The long-term effects of social networking have yet to fully materialize. But as people seamlessly integrate their online presence into their everyday lives, real-world ramifications have already emerged. Whether it's someone plotting to commit a robbery, or just making legal statements, the interactive media forum can be a dangerous place—password is bond.
No one understands this more than law-enforcement authorities around the world, who now track social sites the way local cops study Hood 2 Hood DVDs. And it seems to be working: this week, suspected Italian mafia member Pasqual "Scarface" Manfredi was detained after repeatedly updating his Facebook page. And he's not the only example of this growing phenomenon; take a look at some more people whose love for staying in touch got them touched...
Daniel Knight Hayden, Oklahoma (2009)
It's already known that the Secret Service has had its eye on the Tea Party movement thanks to the group's violent rhetoric—but no one knew they were surveilling its members on Twitter. So when Daniel Hayden, aka @CitizenQuasar started tweeting about turning an upcoming protest into a bloodbath, FBI officials came knocking; the 52-year-old was arrested at his home and released to a halfway house. As for those who re-tweeted him, it's safe to assume they got at least one new follower that day.
Maxi Sopo, Cancun (2009)
If you bounce to Mexico after committing $200,000 worth of bank fraud, you should probably take a page out of Nate Dogg's discography and lay low. But the 26-year-old former Seattle resident thought shit was sweet; not only did he set up a revealing Facebook page that boasted of wild partying, but also unwittingly accepted a friend request from a Justice Department official. D'oh! The feds contacted his Facebook "friend," who facilitated his capture. Now that's what you call profiling.
REVOK, Melbourne, Australia (2009)
While in Australia to attend Melbourne's Clash Of The Titans event, LA-based graffiti writer REVOK blessed the city with some of his pieces. But Aussie police were hating—so when the 32-year-old tweeted that he was on his way to the airport, authorities made the arrest before his flight took off. Homie was fined $15,000 and faces nine months in prison. As for his writing—can't stop, won't stop!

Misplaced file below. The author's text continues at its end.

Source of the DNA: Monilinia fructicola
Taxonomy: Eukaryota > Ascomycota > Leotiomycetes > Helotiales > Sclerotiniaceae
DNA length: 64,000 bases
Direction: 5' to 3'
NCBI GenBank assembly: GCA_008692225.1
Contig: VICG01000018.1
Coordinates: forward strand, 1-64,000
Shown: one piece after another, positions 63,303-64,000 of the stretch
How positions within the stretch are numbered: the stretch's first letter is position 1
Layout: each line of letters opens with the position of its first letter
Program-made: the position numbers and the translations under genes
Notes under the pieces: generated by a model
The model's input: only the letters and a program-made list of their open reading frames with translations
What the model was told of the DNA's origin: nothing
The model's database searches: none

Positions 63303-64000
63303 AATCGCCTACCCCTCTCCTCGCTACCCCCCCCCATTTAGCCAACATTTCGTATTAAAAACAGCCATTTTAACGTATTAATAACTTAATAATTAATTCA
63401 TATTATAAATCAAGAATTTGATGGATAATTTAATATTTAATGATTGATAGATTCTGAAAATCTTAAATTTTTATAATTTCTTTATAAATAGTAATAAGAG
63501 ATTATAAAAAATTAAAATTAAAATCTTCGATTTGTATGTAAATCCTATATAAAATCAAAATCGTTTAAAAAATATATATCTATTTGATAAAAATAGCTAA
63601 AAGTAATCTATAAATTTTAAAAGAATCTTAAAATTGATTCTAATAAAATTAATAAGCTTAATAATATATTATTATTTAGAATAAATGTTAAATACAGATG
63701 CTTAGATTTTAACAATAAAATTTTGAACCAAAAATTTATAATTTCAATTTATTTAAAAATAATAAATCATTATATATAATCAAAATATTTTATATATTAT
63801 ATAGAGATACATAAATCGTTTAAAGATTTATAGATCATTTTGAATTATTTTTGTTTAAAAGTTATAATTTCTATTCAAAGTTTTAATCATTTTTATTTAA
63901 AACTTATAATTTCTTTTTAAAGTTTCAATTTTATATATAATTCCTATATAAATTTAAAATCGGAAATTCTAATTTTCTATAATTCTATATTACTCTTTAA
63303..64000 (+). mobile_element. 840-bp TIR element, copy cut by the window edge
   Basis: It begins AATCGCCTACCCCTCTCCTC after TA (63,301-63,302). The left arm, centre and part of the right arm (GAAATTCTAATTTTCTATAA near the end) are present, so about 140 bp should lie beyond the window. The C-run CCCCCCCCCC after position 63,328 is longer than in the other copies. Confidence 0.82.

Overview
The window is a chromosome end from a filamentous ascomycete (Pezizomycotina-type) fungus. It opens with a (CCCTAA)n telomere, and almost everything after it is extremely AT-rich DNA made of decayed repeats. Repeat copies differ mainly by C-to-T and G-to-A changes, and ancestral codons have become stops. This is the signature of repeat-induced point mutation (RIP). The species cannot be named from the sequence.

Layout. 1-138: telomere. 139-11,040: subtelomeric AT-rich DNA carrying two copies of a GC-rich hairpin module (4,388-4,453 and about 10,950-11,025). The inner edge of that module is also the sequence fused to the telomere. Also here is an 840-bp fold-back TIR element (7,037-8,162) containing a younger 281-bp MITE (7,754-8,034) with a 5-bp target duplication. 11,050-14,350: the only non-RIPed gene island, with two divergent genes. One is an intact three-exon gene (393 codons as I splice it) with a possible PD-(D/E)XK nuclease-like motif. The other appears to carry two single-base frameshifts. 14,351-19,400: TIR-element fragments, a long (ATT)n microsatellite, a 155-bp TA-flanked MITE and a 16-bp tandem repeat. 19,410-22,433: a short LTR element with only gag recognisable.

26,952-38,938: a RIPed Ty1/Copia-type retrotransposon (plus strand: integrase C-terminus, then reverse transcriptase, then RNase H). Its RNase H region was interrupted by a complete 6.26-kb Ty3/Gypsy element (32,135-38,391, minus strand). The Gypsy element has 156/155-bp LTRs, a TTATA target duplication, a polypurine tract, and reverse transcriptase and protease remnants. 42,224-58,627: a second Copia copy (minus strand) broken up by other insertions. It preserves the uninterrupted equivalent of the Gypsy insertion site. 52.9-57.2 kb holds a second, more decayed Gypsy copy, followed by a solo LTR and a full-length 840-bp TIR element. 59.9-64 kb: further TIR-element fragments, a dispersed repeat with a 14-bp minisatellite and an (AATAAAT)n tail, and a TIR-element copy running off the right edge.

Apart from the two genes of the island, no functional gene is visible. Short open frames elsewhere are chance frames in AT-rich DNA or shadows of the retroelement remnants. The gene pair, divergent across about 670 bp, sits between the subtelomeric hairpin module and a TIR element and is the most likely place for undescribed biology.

Elliot Madison, Pennsylvania (2009)
During the most recent G-20 protests, New York anarchist Elliot Madison borrowed an idea from Iranian demonstrators and used Twitter to organize protestors. Armed with a police scanner, the 41-year-old tweeted police locations to help his followers avoid arrests. Clearly frazzled, the authorities later raided his home in Queens and charged him with interstate rioting. Ever read that book 1984?
Craig "Lazie" Lynch, London (2010)
Breaking out of jail is hard. Setting up a Facebook account? Not so much. Perhaps 28-year-old "Lazie" figured that his newfound freedom was on limited time, so he made the best out of it by taunting British police online. After building a web buzz that resulted in several dedication songs, the convicted burglar evaded capture for four months while he posted updates about shopping with his bird among other "I don't give a f*ck" antics. When he was finally apprehended, Facebook deleted his account—possibly for strange activity.
Christopher Crego, Indiana (2010)
Either brazen or just foolishly unaware of how Facebook operated, New York fugitive Chris Crego was the most effective informant in his own case. After fleeing to avoid a string of charges back home, Crego received a new message on his Facebook wall from authorities: "It was due to your diligence in keeping us informed that now you are under arrest." He had apparently posted the name and location of his new job at an Indiana tattoo parlor, thus redefining the term "sting operation."
Paul Chambers, Doncaster, UK (2010)
In an era when airport security is constantly on edge, even joking about terrorism online is a cause for police intervention. While frustrated with a cancelled flight, British traveler Paul Chambers, tweeted: "You've got a week and a bit to get your shit together, otherwise I'm blowing the airport sky high!!" A week later, authorities got their shit together... and Chambers was arrested under the Terrorism Act and released on bail. Funny or die?
Pasqual "Scarface" Manfredi, Crotone, Italy (2010)
Logging in as "Georgie," the suspected mob murderer was so busy keeping his friends close that his enemies ultimately got closer. Police used a new sophisticated surveillance tool to track his location through his Internet updates. When asked about his Facebook profile, the man known locally as "Scarface" most likely replied, "Who put this thing together? Me, that's who! Who do I trust? Me!"